Before starting a course, check it will provide you with the skills and qualifications you need.

    • Compare Vocational Education and Training (VET) courses, providers and student outcomes on the My Skills website.
    • You might be interested in Transport and Logistics Training Package VET training pathways on the AAPathways website.

    Or check out related courses on Job Outlook.

    The course listings on this page are provided by Good Education Group.

    Employers look for Earthmoving Plant Operators who are reliable and hardworking.

    Filter Skills & Knowledge

    Knowledge

    These are important topics, subjects or knowledge areas.

    1. Building and Construction

      61% Skill level

      Materials, and methods used to construct or repair houses, buildings, or other structures like highways and roads.

    2. Mechanical

      53% Skill level

      Machines and tools, including their designs, uses, repair, and maintenance.

    3. Administration and Management

      47% Skill level

      Business principles involved in strategic planning, leadership, and coordinating people and resources.

    4. Public Safety and Security

      47% Skill level

      Use of equipment, rules and ideas to protect people, data, property, and institutions.

    5. Education and Training

      46% Skill level

      Curriculum and training design, teaching and instruction for individuals and groups, and the measurement of training effects.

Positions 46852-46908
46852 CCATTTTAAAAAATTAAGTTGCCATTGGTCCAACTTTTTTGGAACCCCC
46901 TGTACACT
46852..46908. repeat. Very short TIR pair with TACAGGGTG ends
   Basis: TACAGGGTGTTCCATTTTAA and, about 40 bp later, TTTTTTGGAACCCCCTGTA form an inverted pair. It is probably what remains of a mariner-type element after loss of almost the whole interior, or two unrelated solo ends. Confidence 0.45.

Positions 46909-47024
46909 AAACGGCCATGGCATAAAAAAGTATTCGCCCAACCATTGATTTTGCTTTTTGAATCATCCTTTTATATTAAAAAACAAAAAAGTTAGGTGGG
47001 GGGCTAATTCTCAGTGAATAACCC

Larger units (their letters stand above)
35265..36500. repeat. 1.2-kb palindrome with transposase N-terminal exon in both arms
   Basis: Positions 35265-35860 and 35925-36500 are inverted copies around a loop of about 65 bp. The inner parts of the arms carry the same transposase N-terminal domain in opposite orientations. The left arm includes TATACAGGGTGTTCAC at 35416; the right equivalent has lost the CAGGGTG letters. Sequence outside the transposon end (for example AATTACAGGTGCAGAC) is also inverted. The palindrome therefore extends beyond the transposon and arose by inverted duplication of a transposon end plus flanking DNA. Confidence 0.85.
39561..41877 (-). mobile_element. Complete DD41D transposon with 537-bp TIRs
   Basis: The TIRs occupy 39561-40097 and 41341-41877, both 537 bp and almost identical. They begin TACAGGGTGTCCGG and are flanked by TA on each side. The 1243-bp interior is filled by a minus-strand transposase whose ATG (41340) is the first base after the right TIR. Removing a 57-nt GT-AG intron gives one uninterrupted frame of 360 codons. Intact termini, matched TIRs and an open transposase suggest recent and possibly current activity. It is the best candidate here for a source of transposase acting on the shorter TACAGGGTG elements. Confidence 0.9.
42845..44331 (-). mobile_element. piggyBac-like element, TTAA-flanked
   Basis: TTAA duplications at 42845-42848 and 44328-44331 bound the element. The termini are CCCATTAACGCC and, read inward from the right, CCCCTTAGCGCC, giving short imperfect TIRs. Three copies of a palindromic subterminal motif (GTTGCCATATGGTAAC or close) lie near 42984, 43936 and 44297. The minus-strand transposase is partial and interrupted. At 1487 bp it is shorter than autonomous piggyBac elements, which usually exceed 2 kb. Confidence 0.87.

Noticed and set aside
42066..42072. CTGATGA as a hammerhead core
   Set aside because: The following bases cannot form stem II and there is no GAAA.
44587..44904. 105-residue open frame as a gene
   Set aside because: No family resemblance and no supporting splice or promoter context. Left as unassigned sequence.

Occupational Information Network
    O*NET is a trademark of the U.S. Department of Labor, Employment and Training Administration.
    The skills and importance ratings on this page are derived from the US Department of Labor O*NET Database Version 21.2, 47-2073.00 - Operating Engineers and Other Construction Equipment Operators.

    Learn about the daily activities, and physical and social demands faced by workers. Explore the values and work styles that workers rate as most important.

    Filter Work Environment

    Demands

    The physical and social demands workers face most often are shown below.

    1. Outdoors, Exposed to Weather

      96% Important

      How often do you work outdoors, exposed to the weather?

    2. Wear Common Protective or Safety Equipment

      93% Important

      How often do you wear equipment like safety shoes, glasses, gloves, hard hats or life jackets?

    3. Face-to-Face Discussions

      92% Important

      How often do you talk with people face-to-face?

    4. Spend Time Using Your Hands to Handle, Control, or Feel

      90% Important

      How much time do you spend using your hands to handle, control, or feel objects, tools or controls?

    5. Very Hot or Cold Temperatures

      89% Important

      How often do you work in very hot or very cold temperatures (above 32 or below 0 degrees Celsius)?

    Occupational Information Network
    O*NET is a trademark of the U.S. Department of Labor, Employment and Training Administration.
    The skills and importance ratings on this page are derived from the US Department of Labor O*NET Database Version 21.2, 47-2073.00 - Operating Engineers and Other Construction Equipment Operators.